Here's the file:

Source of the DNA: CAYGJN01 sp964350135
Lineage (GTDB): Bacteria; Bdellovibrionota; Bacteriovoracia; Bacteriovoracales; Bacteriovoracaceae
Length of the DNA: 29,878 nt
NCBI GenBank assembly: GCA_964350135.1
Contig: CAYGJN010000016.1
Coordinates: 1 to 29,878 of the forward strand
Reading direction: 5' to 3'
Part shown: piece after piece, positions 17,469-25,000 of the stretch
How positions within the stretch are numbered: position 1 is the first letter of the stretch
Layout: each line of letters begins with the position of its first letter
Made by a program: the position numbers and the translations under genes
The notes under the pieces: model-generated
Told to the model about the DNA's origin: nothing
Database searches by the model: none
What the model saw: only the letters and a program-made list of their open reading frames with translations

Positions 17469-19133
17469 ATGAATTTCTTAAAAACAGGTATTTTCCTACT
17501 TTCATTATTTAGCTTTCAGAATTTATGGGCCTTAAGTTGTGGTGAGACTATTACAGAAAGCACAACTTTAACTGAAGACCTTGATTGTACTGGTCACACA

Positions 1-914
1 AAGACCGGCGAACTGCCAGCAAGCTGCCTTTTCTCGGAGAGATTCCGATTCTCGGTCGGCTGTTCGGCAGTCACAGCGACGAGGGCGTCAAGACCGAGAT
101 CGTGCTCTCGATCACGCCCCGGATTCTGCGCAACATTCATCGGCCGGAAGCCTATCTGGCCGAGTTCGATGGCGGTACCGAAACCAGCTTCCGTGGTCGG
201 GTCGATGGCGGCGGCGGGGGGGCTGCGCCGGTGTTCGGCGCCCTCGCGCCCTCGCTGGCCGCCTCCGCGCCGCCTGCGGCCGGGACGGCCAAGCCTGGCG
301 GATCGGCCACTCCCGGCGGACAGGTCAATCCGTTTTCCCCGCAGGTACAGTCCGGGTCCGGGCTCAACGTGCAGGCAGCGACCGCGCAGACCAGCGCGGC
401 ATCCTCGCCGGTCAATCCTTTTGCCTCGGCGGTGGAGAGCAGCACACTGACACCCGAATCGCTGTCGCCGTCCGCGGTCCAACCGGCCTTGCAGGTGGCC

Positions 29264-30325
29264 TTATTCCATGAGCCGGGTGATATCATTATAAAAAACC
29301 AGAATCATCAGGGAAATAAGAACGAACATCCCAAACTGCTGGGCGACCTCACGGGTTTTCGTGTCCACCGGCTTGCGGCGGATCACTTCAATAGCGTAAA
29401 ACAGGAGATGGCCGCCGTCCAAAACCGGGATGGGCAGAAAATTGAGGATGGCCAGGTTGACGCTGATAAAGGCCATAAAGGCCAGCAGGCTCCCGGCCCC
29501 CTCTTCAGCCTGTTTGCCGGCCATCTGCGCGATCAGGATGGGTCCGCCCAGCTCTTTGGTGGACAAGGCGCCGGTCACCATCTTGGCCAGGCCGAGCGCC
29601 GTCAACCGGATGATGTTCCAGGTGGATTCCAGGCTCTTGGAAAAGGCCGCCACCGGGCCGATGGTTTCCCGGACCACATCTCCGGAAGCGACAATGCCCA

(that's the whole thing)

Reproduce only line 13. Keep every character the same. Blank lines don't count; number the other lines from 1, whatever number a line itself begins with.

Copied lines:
Told to the model about the DNA's origin: nothing